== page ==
Builders saw a 2.1% decrease in comparable sales (R7 billion), with trading profit halving to around R292 million. Following the “surge in DIY spend” in previous years, customer spend is normalising.

Margins dropped by 170bps to 33.7% as it “invested in price” in a “highly competitive environment”.

Wholesale (Makro, Jumbo and Shield) saw a 5% increase in sales to R23.8 billion (8.1% on a comparable basis). Even here, it took a margin knock.

It says soft general merchandise sales (also the culprit at Game) impacted both mix and margin.

Shaky foundations

Massmart’s balance sheet is rickety – at best – and taking this company off the market will at least allow Walmart to fix it without gifting minority shareholders a free ride.

Average net debt is at R9.4 billion. It “restructured” half of the R4 billion loan from Walmart in December (R2 billion is now a perpetual bond) likely as there is no indication it will be able to repay this in the near term.

The remaining loan’s term was extended to six months in December and renewed earlier this month.

Massmart cannot declare any dividends until all deferred interest on the perpetual bond is paid (not that it can afford to pay any dividends given its loss-making situation).

Interest costs on its loans increased by 26% on last year (to R279 million), because of the higher net debt amount as well as rising interest rates.

Trade payables (creditors) are possibly at the limit (R15.6 billion) in this current structure, i.e. where Walmart isn’t standing completely behind debts.

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Negative free cash flow

The equity number – at a threadbare R1.4 billion – doesn’t tell the full story. Exclude the R2 billion perpetual bond (accounted for as equity) and equity is negative to the tune of nearly R700 million.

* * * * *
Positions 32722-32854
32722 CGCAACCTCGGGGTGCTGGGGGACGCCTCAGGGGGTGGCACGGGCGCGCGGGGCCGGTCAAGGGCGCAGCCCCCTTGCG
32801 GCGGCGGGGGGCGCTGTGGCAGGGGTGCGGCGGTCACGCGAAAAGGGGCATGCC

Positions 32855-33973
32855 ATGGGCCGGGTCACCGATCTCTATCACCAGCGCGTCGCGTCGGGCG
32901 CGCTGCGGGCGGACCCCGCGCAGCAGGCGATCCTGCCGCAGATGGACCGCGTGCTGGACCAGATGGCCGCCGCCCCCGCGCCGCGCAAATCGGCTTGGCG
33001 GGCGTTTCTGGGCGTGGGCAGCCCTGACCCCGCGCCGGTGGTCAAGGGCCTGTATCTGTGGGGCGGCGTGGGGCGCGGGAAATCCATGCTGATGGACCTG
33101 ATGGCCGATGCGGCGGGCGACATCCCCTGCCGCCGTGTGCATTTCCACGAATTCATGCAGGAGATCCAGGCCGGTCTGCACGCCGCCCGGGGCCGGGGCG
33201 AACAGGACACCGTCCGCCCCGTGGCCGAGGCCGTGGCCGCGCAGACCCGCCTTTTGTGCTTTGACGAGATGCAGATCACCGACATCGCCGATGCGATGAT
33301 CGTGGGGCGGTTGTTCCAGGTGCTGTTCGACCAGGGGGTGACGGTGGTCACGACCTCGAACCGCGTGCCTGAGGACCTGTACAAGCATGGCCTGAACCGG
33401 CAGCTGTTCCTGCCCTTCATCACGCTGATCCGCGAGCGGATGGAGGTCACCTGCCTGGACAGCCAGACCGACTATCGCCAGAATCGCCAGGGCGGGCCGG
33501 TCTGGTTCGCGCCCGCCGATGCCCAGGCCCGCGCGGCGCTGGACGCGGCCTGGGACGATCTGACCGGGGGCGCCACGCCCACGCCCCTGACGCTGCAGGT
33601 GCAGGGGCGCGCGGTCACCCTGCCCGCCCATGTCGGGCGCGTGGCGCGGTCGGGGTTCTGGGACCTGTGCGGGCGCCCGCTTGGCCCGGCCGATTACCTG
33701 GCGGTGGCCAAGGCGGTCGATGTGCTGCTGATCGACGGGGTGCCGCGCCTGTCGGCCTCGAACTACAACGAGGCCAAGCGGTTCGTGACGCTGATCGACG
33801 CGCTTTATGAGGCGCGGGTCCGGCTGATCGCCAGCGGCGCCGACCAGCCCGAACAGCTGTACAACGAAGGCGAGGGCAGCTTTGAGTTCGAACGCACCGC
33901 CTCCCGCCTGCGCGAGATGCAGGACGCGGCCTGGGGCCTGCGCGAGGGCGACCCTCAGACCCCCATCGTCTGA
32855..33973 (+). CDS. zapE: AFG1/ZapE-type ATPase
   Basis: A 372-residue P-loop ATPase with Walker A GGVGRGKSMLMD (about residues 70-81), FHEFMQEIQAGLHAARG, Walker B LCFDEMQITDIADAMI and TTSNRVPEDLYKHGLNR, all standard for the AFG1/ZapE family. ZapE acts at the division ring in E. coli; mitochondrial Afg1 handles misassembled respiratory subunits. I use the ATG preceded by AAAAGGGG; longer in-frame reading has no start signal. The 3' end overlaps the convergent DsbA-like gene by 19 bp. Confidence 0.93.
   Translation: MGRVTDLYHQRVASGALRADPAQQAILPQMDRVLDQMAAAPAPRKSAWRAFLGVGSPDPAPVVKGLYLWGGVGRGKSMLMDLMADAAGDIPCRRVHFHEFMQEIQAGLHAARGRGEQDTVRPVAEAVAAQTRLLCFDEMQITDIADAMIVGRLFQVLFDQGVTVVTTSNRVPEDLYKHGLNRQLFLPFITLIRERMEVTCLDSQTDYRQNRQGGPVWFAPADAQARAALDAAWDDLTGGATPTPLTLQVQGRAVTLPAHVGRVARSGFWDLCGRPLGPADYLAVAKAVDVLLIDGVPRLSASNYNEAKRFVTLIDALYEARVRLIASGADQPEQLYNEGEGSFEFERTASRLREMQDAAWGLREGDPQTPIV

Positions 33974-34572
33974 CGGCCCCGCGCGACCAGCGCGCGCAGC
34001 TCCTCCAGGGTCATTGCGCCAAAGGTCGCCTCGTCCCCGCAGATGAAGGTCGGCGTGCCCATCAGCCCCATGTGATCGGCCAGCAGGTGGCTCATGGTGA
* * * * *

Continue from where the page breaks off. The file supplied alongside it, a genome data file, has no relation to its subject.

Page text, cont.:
Massmart reported negative free cash flow of R3.9 billion for the six months – bad… but an R809 million improvement on 2021.

One of the reasons volunteered for the ‘potential offer’ is that “the divestiture of non-core assets, although crucial to the long-term strategy of Massmart, will have an impact on the profit and loss of Massmart in the short term”.

In other words, things may get worse before they improve.

At present, Massmart’s revenue (R38 billion for the half-year) is just 1.6% of Walmart’s global turnover. The weaker rand probably forced Walmart’s hand – buying out minorities at these levels is a no-brainer.

Or, as it terms it “Walmart is of the view that now is the appropriate time to transition Massmart out of the publicly listed environment”.

A leadership transition from Slape to COO Jonathan Molapo from January is a politically shrewd move and will surely make the competition and regulatory process less challenging than it might’ve been.

Slape may have also had enough and perhaps doesn’t exactly have the appetite to ‘sell’ a transaction to government over the next year?

The Public Investment Corporation’s stake (of under 4%) isn’t a stumbling block. Walmart and Massmart have a track record in delivering on the conditions imposed by authorities for the first transaction.

This will assuage competition regulators and the Department of Trade, Industry and Competition. And besides, Massmart isn’t exactly the roaring giant taking on all comers that it was in 2010.

This article first appeared on Moneyweb and was republished with permission. Read the original article here.